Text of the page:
Send to

Choose Destination
Front Biosci. 2004 Jan 1;9:387-403.

Grb10: more than a simple adaptor protein.

Author information

Department of Pharmacology, University of Texas Health Science Center at San Antonio, San Antonio, Texas 78229, USA.


Grb10 is a member of a superfamily of adaptor proteins that includes Grb7 and Grb14. This family of proteins shares a common overall structure, including an N-terminal region harboring a conserved proline-rich motif, a central Pleckstrin homology (PH) domain, a C-terminal Src homology 2 (SH2) domain, and a conserved region located between the PH and the SH2 domains (BPS). Grb10 directly interacts with a number of mitogenic receptor tyrosine kinases including the insulin (IR) and insulin-like growth factor-I (IGF-IR) receptor. Grb10 binds to the regulatory kinase loop of the insulin receptor (IR) via its SH2 and BPS domains. In addition to receptor tyrosine kinases, Grb10 has also been found to interact with non-receptor tyrosine kinases such as Tec and Bcr-Abl, and other cellular signaling molecules such as Raf-1 and the mitogen activated protein (MAP) kinase kinase, MEK. Overexpression of Grb10 has been shown to inhibit or stimulate insulin/IGF-I signaling depending on the expression levels of the specific isoforms, specific cell context, and/or physiologic endpoint. Genetic imprinting of Grb10 has been linked to the congenital disease, Silver-Russell syndrome, which is characterized by pre- and post-natal growth deficiency. This data suggests that Grb10 may function during embryogenesis in regulating insulin/IGF-I signaling as these growth factors play important roles during development. A role of Grb10 as a potent growth inhibitor during was implicated when disruption of the mGrb10 gene in mice resulted in overgrowth of mutant embryos and neonates. Grb10 is expressed in the central nervous system of mice and rats, which suggests that this protein may regulate neuronal insulin signaling and energy metabolism, consistent with its reported role in metabolic insulin action in fat and muscle cells. An important area of future investigation will be to elucidate the mechanism underlying Grb10's ability to regulate peptide hormone action including insulin/IGF-I signaling and to study the physiological role of this adaptor protein in cellular and animal models.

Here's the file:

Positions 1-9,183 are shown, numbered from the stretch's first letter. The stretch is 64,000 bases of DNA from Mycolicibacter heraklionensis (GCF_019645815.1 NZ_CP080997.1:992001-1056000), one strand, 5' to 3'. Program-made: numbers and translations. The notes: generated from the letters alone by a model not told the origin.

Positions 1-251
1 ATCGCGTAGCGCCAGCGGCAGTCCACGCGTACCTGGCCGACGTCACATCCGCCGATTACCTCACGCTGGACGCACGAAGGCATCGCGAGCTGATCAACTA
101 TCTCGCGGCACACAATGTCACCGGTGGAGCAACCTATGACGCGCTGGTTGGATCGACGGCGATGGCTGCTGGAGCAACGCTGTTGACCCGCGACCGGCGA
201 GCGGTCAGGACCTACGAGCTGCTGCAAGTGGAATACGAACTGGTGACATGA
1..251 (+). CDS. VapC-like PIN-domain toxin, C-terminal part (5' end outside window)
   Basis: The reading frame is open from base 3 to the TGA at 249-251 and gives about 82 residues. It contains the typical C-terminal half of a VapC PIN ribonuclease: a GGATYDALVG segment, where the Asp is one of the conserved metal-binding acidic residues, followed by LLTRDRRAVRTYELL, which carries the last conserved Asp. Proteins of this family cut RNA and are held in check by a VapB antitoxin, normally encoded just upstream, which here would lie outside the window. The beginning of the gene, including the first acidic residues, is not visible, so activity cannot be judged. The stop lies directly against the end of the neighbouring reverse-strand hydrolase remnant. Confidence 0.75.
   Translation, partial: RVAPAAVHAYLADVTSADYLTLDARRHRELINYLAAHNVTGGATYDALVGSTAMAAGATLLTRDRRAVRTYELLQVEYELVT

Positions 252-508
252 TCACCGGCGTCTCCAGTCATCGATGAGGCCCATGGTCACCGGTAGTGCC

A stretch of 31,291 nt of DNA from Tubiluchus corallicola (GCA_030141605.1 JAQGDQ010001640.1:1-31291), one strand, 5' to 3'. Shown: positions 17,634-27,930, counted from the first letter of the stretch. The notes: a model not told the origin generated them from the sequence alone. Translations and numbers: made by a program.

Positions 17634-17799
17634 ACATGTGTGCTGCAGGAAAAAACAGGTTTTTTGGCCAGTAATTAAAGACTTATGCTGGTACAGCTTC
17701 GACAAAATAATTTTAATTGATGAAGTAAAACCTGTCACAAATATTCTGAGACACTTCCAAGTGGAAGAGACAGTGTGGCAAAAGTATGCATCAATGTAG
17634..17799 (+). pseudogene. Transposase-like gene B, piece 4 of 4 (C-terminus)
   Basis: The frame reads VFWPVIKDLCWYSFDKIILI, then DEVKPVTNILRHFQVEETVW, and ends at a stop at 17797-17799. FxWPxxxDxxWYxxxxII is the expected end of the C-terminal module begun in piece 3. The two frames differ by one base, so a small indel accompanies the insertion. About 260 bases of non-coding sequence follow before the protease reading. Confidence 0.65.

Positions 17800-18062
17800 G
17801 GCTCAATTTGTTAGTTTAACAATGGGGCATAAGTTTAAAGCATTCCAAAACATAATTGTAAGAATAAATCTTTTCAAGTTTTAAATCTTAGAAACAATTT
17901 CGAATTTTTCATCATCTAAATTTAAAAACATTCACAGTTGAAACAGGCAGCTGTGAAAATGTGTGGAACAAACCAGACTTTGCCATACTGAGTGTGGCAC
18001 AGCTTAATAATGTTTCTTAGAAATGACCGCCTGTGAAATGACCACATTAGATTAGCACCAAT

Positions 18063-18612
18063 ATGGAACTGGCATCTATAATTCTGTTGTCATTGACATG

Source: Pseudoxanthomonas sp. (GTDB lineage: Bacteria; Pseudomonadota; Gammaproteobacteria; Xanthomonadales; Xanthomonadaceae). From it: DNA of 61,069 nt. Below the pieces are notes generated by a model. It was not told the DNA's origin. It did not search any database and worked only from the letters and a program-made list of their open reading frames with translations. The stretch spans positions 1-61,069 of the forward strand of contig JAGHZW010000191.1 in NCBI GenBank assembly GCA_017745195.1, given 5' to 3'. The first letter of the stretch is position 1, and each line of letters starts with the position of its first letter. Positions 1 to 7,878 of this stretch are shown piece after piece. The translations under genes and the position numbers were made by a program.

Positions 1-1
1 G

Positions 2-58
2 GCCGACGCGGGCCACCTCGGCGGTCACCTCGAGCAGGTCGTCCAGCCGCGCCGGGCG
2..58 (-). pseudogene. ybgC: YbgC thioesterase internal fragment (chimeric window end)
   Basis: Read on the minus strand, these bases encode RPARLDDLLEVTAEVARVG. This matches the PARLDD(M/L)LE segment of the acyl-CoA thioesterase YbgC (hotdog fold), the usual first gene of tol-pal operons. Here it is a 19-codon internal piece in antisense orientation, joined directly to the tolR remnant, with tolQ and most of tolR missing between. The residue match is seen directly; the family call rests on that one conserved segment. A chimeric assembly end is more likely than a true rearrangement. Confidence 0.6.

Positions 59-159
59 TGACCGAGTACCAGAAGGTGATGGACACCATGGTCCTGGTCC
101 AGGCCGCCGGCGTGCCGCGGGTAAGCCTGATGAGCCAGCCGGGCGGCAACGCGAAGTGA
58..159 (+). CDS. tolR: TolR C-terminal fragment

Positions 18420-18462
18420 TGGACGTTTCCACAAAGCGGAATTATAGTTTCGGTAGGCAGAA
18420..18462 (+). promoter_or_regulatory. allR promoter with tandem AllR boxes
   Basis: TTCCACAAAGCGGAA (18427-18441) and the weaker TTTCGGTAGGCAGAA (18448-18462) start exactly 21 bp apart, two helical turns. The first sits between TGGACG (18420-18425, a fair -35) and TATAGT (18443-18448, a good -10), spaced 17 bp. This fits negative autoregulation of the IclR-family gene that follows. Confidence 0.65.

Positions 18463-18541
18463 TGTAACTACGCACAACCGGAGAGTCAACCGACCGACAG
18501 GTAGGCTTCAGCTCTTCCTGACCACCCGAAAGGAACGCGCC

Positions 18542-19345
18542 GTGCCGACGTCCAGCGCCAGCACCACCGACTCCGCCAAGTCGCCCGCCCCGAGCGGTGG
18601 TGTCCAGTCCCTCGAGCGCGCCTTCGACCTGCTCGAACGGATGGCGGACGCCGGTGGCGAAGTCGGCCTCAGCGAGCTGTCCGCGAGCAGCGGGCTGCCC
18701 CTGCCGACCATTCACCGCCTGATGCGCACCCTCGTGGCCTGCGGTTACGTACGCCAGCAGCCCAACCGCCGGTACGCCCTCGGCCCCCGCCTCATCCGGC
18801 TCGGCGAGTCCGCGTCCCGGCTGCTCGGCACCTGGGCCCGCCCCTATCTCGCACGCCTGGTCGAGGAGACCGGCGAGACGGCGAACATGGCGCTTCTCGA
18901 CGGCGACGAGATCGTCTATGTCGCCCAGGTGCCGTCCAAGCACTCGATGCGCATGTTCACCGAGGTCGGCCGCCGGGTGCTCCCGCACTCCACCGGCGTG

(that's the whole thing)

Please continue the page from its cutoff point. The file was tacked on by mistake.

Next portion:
[Indexed for MEDLINE]

Supplemental Content

Full text links

Icon for Frontiers in Bioscience
Loading ...
Support Center